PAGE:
WSU Professor wins National Park Service volunteer award for Fort Vancouver mobile application
Dr. Brett Oppegaard, WSU Vancouver, 360-521-8150
Greg Shine, Fort Vancouver Chief Ranger and Historian, (360) 816-6231, firstname.lastname@example.org.
Larry Ganders, The Edward R. Murrow College of Communication, 360-280-6320, email@example.com
VANCOUVER, Wash. – Brett Oppegaard, assistant professor at Washington State University Vancouver, has been named the National Park Service’s regional volunteer of the year for his assistance in developing mobile device applications.
Oppegaard, who teaches and does research in Vancouver for WSU’s Edward R. Murrow College of Communication, was selected from among the nearly 80,000 volunteers working in the Pacific West Region including Washington, Oregon, California, Montana, Idaho, Nevada, and Hawaii.
A volunteer at Fort Vancouver National Historic Site, Oppegaard developed and produced mobile applications for iPhone, iPad and Android that are the only interactive applications of their kind anywhere in the National Park system, according to Cassie Anderson, park ranger at the site. The “Fort Vancouver Mobile” application uses geographic location technology in smart phones and tablets to take visitors on an interactive tour around reconstructed buildings of the working class “Company Village” and other park grounds. The first versions of the applications are available for free download. Based on where the visitor is standing, the applications display interviews and costumed re-enactment videos, slides, maps and audio that depict the historic significance of each location and 1840s living conditions.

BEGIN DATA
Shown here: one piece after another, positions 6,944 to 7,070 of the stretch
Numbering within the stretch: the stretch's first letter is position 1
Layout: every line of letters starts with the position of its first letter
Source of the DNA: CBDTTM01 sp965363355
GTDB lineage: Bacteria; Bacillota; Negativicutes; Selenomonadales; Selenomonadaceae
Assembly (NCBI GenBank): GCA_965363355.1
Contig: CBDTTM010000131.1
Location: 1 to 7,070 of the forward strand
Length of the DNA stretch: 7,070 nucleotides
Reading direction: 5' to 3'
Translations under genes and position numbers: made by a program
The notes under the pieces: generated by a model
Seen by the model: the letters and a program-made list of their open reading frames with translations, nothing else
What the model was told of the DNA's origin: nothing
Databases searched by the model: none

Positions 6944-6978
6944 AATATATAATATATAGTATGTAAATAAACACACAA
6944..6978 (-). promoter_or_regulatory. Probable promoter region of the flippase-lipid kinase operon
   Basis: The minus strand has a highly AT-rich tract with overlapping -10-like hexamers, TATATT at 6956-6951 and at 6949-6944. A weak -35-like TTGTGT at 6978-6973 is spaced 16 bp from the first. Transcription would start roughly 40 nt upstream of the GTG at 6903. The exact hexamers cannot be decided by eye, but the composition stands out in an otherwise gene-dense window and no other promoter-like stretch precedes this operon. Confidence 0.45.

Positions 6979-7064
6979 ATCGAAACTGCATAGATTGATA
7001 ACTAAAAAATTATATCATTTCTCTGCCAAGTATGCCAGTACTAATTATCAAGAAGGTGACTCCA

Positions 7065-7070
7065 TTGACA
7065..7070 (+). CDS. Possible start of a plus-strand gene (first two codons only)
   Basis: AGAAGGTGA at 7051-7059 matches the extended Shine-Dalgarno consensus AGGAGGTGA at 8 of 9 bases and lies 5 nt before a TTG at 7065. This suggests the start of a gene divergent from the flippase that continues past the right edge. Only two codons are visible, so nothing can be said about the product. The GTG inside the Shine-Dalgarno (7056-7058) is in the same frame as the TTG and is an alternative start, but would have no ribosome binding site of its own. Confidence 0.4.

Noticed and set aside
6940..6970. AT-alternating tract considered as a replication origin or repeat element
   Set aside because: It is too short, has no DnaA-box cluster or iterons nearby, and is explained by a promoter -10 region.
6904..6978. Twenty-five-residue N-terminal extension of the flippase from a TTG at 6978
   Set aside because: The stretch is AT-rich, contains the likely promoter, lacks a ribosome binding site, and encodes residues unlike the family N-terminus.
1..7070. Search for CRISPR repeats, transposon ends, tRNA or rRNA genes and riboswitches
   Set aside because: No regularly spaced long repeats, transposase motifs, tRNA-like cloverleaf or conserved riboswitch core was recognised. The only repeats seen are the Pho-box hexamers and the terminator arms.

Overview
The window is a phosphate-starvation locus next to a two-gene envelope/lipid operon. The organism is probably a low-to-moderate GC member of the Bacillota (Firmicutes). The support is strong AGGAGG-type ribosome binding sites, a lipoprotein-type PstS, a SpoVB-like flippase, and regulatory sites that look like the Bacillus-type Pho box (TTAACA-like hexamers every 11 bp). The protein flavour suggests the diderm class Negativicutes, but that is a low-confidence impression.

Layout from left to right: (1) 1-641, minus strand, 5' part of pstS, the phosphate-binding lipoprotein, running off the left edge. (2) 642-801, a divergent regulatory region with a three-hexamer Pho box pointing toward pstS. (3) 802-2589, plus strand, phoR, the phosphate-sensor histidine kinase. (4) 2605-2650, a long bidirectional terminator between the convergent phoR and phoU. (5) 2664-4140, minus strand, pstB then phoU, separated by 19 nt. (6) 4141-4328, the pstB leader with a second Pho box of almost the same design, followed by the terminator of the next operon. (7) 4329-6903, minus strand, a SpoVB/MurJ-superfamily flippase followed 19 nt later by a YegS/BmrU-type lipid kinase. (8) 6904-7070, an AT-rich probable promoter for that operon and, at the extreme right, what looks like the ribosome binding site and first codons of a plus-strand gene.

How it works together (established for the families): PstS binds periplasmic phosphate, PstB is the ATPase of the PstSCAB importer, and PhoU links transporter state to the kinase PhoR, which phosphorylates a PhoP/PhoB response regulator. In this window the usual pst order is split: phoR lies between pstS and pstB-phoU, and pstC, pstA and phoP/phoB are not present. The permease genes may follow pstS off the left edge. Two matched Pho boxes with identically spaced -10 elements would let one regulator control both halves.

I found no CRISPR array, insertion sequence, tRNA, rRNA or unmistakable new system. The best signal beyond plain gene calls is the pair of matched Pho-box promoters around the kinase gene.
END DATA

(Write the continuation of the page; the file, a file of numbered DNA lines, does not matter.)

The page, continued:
For instance, the application describes the story of a Hawaiian pastor, William Kaulehelehe, who was brought in the 1840s to Fort Vancouver by the Hudson’s Bay Company. Oppegaard said Hawaiians were brought to the fort as low-paid employees, somewhat like indentured servants. The significant role of Hawaiians is a part of Northwest history that has nearly been forgotten, he said.
The National Endowment for the Humanities provided $50,000 last year for a “digital start-up” grant and this month awarded Oppegaard an additional $19,421 grant for ongoing development of the program.
Oppegaard has provided more than 5,000 hours of community service for the parks system. As the regional volunteer of the year for 2012, he is one of six volunteers in the nation to receive the regional “George and Helen Hartzog Individual Award for Outstanding Volunteer Service.” The six will compete for the national Hartzog Award winner to be determined later this year.
The awards recognize the time, talent, innovation and hard work contributed to national parks through the Volunteers-In-Parks Program.
For a behind-the-scenes blog on the Fort Vancouver Mobile Project, check out: http://fortvancouvermobilesubrosa.blogspot.com